Tyronn Lue acknowledged making an unusual request in the locker room after a Game 5 victory at Oracle Arena in Oakland, Calif., kept the Cleveland Cavaliers alive in the 2016 NBA Finals.
Lue, who had been elevated to head coach midseason after David Blatt was fired, admitted that finding ways to motivate NBA players — like Cleveland’s star trio of LeBron James, Kevin Love and Kyrie Irving — can be challenging.
During a celebration in his honor on Saturday in his hometown of Mexico, Mo., Lue offered a peek into how he spurred the Cavaliers to the greatest comeback in NBA Finals history, becoming the first team to overcome a 3-1 deficit to win the title.
“I told everybody in the locker room — the owners, the trainers, the players, the physical therapists — to give me $100,” Lue said.
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All 54 members of the team’s traveling party ponied up the cash despite some head-scratching and quizzical looks. Lue wrapped that $5,400 in tape and stashed it in the visiting coach’s locker room.
“We’re going home for Game 6 and we’re going to win, then we’re going to come back for Game 7 and get our money and get our trophy,” Lue said.
The Cavs, of course, won Game 6 in Cleveland and outlasted the Warriors 93-89 on June 19 for the franchise’s first NBA championship and the city’s first pro sports crown in 52 years.
But before things got cranked up inside the victorious locker room in Oakland, James pumped the breaks on the party.
“Hold up,” James said, glaring at Lue and commanding the attention of the room. “Before we pop the champagne, where’s my $100 at?”
Lue remembers thinking, “This guy makes $200 million a year and he’s worried about $100, so I go into the office, climb up on top of the desk, move the ceiling (tile), get it out, unwrap it and passed out everybody’s $100 before we had a chance to pop the champagne.”
A crowd of roughly 3,000 laughed often Saturday inside Mexico High’s gym, where his hometown repaid a national television shout-out from Lue after the NBA Finals win with Tyronn Lue’s Home Court Shout Out celebration.
Rain forced the festivities — which originally were scheduled for Garfield Park, the blacktop where Lue learned the game — inside, but it didn’t dampen spirits.
Lue brought the Larry O’Brien Trophy to the town of 11,543, about 40 miles northeast of Columbia, which embraced its conquering native son by giving him a key to the city along with an honorary diploma and varsity basketball letter.
Following the hour-long presentation, Lue spent nearly three hours signing autographs and taking pictures with any and every fan who wanted his signature or a selfie with the Cavs’ hard-won spoils.
“Basketball is what I do, but that’s not who I am,” Lue said. “I’m a Mexico native, and I’m always going to support Mexico. This is where I’m from and where I was raised. Having the opportunity to let people know where I’m from and giving this city credit for what they’ve raised just meant a lot to me.”
That’s why not once, but twice, Lue dropped Mexico references into postgame remarks with ABC sideline reporter Doris Burke after the Game 7 win.
Lue, of course, left Mexico before his sophomore season and spent three years at Raytown High, where he graduated in 1995.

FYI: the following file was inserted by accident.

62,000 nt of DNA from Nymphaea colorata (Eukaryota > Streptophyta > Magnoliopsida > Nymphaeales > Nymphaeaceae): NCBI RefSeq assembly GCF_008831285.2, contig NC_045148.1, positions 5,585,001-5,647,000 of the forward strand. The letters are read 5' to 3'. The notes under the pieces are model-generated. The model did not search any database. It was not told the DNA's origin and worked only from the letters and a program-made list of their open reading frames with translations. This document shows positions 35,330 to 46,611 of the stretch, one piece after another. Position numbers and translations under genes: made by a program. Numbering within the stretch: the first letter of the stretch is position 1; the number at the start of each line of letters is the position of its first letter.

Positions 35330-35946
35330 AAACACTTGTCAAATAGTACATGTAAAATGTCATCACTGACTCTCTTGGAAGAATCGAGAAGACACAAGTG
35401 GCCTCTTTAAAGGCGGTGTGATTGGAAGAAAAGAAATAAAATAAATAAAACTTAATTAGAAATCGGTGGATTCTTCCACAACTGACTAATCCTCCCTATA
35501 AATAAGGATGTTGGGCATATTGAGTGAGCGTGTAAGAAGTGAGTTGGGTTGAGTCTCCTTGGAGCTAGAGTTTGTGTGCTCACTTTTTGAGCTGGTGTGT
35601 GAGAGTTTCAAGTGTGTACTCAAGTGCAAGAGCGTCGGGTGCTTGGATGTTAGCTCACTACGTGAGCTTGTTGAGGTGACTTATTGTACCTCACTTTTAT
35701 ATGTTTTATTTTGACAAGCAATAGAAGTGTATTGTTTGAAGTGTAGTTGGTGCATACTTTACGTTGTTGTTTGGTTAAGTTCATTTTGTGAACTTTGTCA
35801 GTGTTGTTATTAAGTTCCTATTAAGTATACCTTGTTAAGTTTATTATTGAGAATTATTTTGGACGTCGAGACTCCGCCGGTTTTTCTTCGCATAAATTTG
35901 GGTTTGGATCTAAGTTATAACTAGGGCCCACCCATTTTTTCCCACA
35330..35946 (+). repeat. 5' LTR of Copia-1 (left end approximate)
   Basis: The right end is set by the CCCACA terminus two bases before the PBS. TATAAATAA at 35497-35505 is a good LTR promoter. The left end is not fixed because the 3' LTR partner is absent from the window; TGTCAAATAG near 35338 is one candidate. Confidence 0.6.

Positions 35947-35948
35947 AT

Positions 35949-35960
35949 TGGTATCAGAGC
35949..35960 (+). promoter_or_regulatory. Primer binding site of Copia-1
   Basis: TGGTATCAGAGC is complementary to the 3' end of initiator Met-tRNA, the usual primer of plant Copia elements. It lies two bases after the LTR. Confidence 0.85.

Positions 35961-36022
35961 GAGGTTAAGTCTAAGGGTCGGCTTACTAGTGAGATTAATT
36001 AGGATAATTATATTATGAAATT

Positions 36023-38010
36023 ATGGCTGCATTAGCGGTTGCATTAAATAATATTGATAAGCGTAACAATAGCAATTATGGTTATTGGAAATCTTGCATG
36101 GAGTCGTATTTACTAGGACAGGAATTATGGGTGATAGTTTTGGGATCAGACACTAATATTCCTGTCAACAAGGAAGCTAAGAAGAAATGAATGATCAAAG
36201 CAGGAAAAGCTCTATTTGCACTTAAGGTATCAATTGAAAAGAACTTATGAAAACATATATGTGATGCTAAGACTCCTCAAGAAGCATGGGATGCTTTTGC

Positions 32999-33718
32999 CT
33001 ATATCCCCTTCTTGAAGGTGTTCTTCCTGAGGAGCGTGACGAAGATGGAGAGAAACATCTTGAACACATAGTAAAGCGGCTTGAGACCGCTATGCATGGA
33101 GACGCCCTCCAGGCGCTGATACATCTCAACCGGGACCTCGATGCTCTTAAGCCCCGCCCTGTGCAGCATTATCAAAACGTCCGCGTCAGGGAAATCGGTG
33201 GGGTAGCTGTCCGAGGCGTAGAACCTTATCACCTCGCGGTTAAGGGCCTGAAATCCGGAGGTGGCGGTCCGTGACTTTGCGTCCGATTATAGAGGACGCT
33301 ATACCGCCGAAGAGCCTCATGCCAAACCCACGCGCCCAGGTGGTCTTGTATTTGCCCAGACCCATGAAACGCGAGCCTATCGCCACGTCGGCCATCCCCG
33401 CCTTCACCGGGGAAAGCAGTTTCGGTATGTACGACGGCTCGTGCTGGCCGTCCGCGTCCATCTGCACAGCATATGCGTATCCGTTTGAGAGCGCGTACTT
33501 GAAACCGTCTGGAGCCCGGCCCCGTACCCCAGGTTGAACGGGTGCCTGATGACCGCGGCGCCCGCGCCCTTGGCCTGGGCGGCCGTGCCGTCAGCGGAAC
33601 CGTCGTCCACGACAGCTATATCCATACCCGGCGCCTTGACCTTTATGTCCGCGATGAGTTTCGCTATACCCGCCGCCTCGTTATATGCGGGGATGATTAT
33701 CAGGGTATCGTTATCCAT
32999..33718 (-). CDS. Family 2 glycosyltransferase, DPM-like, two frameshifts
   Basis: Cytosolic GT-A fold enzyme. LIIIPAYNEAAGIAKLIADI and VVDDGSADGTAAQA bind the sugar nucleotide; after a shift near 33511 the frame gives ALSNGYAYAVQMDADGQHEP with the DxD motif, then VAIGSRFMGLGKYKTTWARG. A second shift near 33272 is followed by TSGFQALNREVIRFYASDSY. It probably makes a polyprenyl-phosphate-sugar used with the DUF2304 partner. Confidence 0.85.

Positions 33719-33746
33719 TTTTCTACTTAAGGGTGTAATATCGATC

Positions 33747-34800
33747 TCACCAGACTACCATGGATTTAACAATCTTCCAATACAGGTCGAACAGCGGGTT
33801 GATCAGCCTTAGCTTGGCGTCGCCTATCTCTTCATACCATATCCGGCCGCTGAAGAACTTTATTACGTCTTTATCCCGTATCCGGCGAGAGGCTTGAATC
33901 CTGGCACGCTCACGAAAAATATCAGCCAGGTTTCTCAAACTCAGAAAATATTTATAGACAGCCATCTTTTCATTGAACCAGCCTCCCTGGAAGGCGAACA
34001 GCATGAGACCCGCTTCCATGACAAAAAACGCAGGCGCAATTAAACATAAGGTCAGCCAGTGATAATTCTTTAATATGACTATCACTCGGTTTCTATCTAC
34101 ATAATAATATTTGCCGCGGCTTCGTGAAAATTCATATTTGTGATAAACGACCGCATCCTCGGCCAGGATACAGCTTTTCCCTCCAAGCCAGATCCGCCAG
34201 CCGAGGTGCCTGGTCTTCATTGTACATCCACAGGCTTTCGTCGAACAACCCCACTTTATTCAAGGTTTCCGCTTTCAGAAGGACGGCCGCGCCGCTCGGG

“I knew how to make (Tyronn) a gentleman, but I didn’t know how to raise a boy to a man,” said Lue’s mother, Kim Lue, who traveled back to Mexico from Houston for the ceremony. “My brother (Kevin Graves) was a great mentor, so it was amazing and from then on he kept going higher and higher. But (Raytown) gave him opportunities and chances to be Tyronn, and he also grew and matured a lot.”
Lue may not have mentioned Raytown on national television, but he hasn’t forgotten the pivotal role Kansas City played in his rise from small-town kid to NBA kingmaker.
“(Mexico) raised me, but, to get to where I wanted to get to, as far as exposure, I had to move to Kansas City,” Lue said. “(Raytown) accepted me with open arms. Coach (Mark) Scanlon was there and my uncle Kevin with his wife, Sandy, at the time — they raised me and did a great job. It was a process, and it was a step that I had to take to get to where I wanted to get to today.”
Where Lue’s at is on top of the world, and Raytown has every right to be proud of its role in that ascendance.
“Absolutely, and they should,” Graves said. “Ya’ll better.”
Lue’s playing career included two NBA titles with the Lakers alongside Shaquille O’Neal and Kobe Bryant and a two-year stint playing alongside Michael Jordan with the Wizards during an 11-year career.
Lue made a seamless transition into the coaching ranks, learning from Doc Rivers before joining the Cavs as the NBA’s highest-paid assistant prior to the 2014-15 season.
That put him in position to become one of 14 people to win an NBA title as a player and head coach.
“I always tell my friends and family now, I hate to dream, so when I’m dreaming at night I wake up, because a dream could make my life worse,” Lue said. “I’ve had the best life I could possibly imagine.”
Standing behind the stage as the Cavs were being presented with the Larry O’Brien Trophy, assistant coach Larry Drew, a Wyandotte High grad, leaned over to Lue.
“You’ve come a long way from Mexico,” Drew said.
Lue smiled and replied, “You’ve come a long way from Kansas City, Kansas.”
“We’ve talked about our upbringing and how it was, how tough it was and what we had to go through and endure,” Drew said. “Now look at us. Here we are, the world champs. That’s something that we’ll always have.”